Stage 1 Mesothelioma

Stage 1 mesothelioma is the least-advanced stage. It also has the best prognosis since it’s easier to treat.

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Written by Jenna Campagna, RN

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Important Facts About Stage 1 Mesothelioma

  • Stage 1 is the most hopeful stage of mesothelioma and has the best life expectancy.
  • All treatment options are available during stage 1 of mesothelioma.
  • Diagnosing stage 1 mesothelioma is difficult due to the lack of symptoms.
  • The average survival time for stage 1 mesothelioma is 20 months and often much longer after surgery.

What Is Stage 1 Mesothelioma?

Stage 1 mesothelioma is the initial stage of mesothelioma It offers the most hope for survival. Stage 1 mesothelioma is contained to:

  • The pleura (the thin lining between the lung cavity and chest wall) for pleural mesothelioma
  • The peritoneum (a thin membrane around the abdominal cavity) and a relatively small portion of the abdomen for peritoneal mesothelioma

Some characteristics of stage 1 mesothelioma are:

  • Tumors localized within the point of origin (pleura or peritoneum), with no spread to lymph nodes or organs
  • Tumors are small in size
pleural symptoms
pleural symptoms

Some characteristics of stage 1 mesothelioma are:

  • Tumors localized within the point of origin (pleura or peritoneum), with no spread to lymph nodes or organs
  • Tumors are small in size

Stage 1 mesothelioma is the initial stage of mesothelioma It offers the most hope for survival. Stage 1 mesothelioma is contained to:

  • The pleura (the thin lining between the lung cavity and chest wall) for pleural mesothelioma
  • The peritoneum (a thin membrane around the abdominal cavity) and a relatively small portion of the abdomen for peritoneal mesothelioma

For pleural mesothelioma, stage 1 is separated into 1A and 1B. Stage 1A involves tumors on the outer wall of the pleura (the parietal pleura). Stage 1B involves tumors on the outer wall and the inner wall (the visceral pleura).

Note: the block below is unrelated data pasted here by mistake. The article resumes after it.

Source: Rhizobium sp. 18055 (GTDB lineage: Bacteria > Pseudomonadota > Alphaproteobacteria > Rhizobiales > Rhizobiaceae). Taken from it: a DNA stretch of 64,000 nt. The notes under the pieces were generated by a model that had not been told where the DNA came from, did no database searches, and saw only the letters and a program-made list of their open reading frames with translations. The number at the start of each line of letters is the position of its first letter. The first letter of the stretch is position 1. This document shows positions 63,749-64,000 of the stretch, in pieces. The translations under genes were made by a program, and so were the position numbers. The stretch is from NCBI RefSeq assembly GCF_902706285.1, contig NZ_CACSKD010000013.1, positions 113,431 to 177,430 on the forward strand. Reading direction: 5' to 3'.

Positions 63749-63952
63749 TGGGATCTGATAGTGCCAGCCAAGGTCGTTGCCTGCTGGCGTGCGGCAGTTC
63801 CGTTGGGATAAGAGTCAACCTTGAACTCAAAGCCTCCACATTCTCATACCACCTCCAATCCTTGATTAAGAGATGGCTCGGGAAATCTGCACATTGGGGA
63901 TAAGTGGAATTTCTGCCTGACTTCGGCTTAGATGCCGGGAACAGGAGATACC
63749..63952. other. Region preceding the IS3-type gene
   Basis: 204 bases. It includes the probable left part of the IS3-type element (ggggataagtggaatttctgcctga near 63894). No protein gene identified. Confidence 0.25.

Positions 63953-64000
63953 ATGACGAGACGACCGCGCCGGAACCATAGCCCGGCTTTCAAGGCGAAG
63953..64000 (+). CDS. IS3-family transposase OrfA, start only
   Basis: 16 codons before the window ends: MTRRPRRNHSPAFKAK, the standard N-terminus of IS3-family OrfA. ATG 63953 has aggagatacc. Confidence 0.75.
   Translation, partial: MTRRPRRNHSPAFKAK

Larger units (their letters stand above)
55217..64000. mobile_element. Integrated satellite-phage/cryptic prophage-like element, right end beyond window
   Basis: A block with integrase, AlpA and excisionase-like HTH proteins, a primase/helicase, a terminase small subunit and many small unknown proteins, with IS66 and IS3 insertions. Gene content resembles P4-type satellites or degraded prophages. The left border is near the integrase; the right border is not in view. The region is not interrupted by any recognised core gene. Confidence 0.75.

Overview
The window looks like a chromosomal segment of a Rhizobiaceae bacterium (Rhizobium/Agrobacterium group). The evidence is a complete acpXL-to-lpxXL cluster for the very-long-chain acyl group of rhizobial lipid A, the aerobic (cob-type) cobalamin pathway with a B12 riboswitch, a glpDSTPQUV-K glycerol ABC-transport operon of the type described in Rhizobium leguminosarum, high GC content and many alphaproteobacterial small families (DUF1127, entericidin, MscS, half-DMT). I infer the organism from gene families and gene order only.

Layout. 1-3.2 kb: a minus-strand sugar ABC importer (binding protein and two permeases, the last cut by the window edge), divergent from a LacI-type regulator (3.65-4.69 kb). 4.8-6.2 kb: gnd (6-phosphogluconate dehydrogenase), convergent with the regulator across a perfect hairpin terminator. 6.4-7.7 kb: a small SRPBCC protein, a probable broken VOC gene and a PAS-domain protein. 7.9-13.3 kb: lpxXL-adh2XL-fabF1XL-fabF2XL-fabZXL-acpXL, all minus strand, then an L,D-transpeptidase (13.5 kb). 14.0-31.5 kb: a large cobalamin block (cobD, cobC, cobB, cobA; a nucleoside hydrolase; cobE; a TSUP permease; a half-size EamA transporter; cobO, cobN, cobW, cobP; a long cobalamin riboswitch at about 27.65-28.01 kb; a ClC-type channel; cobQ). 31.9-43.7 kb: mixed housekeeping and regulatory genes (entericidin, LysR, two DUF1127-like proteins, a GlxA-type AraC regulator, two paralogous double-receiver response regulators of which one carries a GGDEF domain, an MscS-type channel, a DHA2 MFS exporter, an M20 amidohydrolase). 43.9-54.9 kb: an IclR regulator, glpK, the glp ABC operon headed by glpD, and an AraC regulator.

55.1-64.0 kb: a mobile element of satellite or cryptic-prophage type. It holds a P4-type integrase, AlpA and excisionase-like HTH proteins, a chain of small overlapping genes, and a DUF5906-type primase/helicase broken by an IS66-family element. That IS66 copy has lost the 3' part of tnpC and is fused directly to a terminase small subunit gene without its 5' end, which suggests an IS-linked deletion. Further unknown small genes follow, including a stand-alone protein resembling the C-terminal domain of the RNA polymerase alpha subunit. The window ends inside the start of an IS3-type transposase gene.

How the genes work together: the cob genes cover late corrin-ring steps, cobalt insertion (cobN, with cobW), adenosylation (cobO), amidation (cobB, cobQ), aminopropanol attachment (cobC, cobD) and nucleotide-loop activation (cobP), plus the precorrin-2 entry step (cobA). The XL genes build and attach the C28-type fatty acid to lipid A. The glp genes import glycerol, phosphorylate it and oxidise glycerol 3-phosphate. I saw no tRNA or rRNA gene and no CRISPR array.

Stage 1 mesothelioma patients have the best prognosis because most treatment options are available for patients.

For pleural mesothelioma, stage 1 is separated into 1A and 1B. Stage 1A involves tumors only on the outer wall of the pleura (the parietal pleura). Stage 1B involves more spreading of tumors within this cavity, including to the inner wall (the visceral pleura).

Stage 1 mesothelioma patients have the best prognosis. This is because most treatment options are available for patients.

What Symptoms to Expect With Stage 1 Mesothelioma

Stage 1 mesothelioma may come with some initial, moderate symptoms. Some patients do not experience any noticeable symptoms during this stage.

Asbestos exposure is the only known cause of mesothelioma, but many people were exposed years ago. They also didn’t know they were in danger at the time. Knowing which mesothelioma symptoms to expect during stage 1 can help you identify a risk.

Many people mistake stage 1 pleural mesothelioma with pneumonia because of similar symptoms:

  • Persistent cough
  • Shortness of breath
  • Loss of appetite
  • Chest or abdominal pain
  • Fever
  • Nausea

Stage 1 Mesothelioma Treatment Options

There are many treatment options for stage 1 mesothelioma. These patients have a higher chance of survival and are better candidates for surgery. Chemotherapy and radiation can be used with surgery to prevent a mesothelioma recurrence.

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Surgery

Pleural Mesothelioma Surgery

If the patient is in otherwise good health, they can expect their doctor to aggressively treat stage 1 mesothelioma. The most invasive approaches are two surgeries: pleurectomy with decortication (P/D) and extrapleural pneumonectomy (EPP).

P/D involves removing the lining of the lung, which is called the pleura. This surgery spares both lungs. It has an “extended” version, which removes part or all of the diaphragm and the lining around the heart (pericardium).

EPP is the complete removal of the affected lung, pleura and part of the diaphragm. It’s the most invasive surgery.

After EPP, the respiratory system does not have the same working function as before. P/D is more common than EPP in stage 1 patients because the disease likely hasn’t spread to the lung yet.

Peritoneal Mesothelioma Surgery

Stage 1 peritoneal mesothelioma patients usually undergo cytoreduction with heated intraperitoneal chemotherapy (HIPEC). Cytoreduction is the removal of all visible tumors in the abdomen. This surgery stops mesothelioma tumors from growing in the abdominal cavity and affecting organs.

Part of the cytoreduction process is HIPEC, which is heated intraperitoneal chemotherapy. It uses warm liquid chemotherapy to attack tumors. Another common part of peritoneal mesothelioma surgery is a peritonectomy, which is removal of the protective lining around the abdomen (the peritoneum).

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Chemotherapy and Radiation

Chemotherapy and radiation may be involved as a treatment before, during or after surgery. They can reduce the size of tumors — making them easier to remove during surgery — or kill cancerous cells left over from surgery.

Stage 1 mesothelioma patients may receive treatment aimed to increase their comfort, including pleurodesis (for pleural mesothelioma) and paracentesis (for peritoneal mesothelioma). These surgeries relieve pain by reducing fluid buildup.